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Brooks Koepka, the 29-year-old Florida golfing phenom, won the 2019 PGA Championship on Sunday for the second year in a row, as he shot eight under par at The Black Course in Farmingdale, New York, for a final round score of 74, defeating Dustin Johnson by two strokes. This is Koepka's fourth major championship, as he won the 2017 and 2018 U.S. Open and the 2018 PGA Championship.
Koepka became the first player since Tiger Woods in 2006 and 2007 to win the PGA Championship in back-to-back years. He did so in dominating fashion, entering final round play with a massive seven-stroke lead, though Dustin Johnson made things difficult for him in final round play.
"I'm just glad we didn't have to play anymore holes. That was a stressful round of golf," Koepka said upon receiving the Wanamaker Trophy. "DJ played awesome, but I'm glad to have this thing back in my hands."
Johnson, the world's No. 1 ranked player, gave Koepka a run for his money during final round, as he parred five holes on the back nine to finish only two strokes from victory. Johnson shot a final round score of 69 to finish six under par, as he and Koepka dueled before a rowdy Suffolk Country crowd at The Black Course at Bethpage State Park public golf course.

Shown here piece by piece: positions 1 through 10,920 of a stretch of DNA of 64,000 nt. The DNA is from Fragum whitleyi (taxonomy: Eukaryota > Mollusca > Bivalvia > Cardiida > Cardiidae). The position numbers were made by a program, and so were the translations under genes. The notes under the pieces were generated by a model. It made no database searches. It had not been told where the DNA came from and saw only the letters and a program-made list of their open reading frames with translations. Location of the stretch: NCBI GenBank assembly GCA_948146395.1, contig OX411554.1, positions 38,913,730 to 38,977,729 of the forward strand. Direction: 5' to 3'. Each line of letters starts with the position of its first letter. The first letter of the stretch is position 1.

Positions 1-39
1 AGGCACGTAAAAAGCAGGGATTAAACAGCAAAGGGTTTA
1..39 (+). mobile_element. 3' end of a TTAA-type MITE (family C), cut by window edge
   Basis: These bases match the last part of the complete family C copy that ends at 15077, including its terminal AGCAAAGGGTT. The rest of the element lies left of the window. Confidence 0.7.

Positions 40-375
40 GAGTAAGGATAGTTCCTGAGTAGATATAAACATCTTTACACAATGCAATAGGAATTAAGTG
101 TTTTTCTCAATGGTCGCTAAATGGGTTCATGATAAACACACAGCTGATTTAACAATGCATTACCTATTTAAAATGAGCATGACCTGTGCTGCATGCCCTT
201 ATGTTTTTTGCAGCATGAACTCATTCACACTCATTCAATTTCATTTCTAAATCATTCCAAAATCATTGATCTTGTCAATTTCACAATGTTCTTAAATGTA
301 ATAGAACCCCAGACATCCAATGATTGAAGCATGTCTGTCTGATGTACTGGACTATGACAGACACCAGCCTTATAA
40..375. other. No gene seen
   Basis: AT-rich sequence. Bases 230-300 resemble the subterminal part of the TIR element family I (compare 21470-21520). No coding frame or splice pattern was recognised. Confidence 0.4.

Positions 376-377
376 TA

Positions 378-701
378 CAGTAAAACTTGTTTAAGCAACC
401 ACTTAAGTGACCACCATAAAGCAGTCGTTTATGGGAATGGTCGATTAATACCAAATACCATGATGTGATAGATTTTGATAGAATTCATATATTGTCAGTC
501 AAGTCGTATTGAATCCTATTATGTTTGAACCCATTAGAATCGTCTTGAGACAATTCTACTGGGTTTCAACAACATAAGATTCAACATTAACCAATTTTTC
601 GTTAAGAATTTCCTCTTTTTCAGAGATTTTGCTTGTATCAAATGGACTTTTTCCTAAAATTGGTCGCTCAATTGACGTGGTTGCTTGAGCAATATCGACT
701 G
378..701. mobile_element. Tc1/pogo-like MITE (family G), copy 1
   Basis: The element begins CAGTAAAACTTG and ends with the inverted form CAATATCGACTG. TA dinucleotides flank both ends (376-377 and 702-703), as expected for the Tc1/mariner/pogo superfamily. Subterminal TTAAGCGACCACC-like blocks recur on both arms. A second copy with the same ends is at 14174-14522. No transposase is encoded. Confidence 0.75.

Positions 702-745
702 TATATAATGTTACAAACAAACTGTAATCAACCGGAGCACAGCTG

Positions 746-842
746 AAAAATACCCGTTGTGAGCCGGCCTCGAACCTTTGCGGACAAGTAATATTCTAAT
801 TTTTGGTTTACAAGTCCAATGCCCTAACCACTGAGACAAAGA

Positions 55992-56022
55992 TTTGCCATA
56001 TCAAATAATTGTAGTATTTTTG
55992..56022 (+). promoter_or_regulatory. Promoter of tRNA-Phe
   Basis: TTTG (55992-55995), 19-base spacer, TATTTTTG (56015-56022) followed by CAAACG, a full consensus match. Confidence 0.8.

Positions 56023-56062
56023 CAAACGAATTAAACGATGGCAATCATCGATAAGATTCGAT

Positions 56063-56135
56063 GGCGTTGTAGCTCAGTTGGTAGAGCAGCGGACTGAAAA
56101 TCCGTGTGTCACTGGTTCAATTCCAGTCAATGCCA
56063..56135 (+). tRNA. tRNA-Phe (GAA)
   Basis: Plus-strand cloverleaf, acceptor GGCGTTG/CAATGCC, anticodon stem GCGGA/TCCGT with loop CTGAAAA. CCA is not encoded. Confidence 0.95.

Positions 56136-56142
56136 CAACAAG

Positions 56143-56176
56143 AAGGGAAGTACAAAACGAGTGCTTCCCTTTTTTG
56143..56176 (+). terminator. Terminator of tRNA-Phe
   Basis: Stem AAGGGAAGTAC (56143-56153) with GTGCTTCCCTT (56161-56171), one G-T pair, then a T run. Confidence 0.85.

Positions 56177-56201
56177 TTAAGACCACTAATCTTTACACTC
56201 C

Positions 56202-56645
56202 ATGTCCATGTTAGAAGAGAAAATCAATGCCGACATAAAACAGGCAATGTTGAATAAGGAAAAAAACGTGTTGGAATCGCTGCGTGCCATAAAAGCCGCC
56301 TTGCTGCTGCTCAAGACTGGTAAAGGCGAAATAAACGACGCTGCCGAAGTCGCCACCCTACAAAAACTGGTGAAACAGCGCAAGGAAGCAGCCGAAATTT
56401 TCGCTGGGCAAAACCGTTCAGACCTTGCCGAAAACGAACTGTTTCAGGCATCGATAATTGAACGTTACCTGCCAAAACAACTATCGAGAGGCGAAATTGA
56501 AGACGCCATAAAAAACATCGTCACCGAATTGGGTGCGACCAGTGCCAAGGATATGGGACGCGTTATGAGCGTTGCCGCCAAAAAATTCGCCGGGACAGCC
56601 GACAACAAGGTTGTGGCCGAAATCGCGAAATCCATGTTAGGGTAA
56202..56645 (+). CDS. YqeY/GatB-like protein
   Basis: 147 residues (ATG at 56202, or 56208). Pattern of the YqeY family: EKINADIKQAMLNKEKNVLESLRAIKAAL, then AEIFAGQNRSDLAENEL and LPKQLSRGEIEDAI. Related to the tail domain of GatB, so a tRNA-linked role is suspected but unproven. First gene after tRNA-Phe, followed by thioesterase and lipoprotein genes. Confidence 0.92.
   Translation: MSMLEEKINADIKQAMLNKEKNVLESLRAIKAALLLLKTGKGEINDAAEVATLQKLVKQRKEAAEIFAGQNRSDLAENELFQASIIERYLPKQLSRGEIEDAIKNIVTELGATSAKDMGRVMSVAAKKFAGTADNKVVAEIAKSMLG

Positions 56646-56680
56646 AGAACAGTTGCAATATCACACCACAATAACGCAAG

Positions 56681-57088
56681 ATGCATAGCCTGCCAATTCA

While Johnson's near-final round comeback created high drama Sunday, Koepka was the real story. Koepka came into final round play with a stunning seven-stroke lead. Koepka led throughout the tournament, and he became the first player to go wire-to-wire in the PGA Championship since Hal Sutton in 1983.
Koepka's seven stroke lead after the first three rounds was the largest 54-hole lead in the PGA Championship since its 1958 switch to stroke play. The Florida-born professional had to feel good about his chances coming into final round play, as no one had ever lost a seven-stroke lead in 159 years of major championship golf.
But on Sunday, he played his poorest outing of the week, mainly due to gusty 20-to-25 mph winds. Koepka started out well on the front nine as he birdied hole 4, a par-5, and then parred holes 5 through 9. He seemed poised to run away with the championship.
For a moment, it seemed like the greatest collapse in the history of golf actually was imminent. Koepka's lead was shaved from seven to two, thanks to an impressive back nine by Johnson.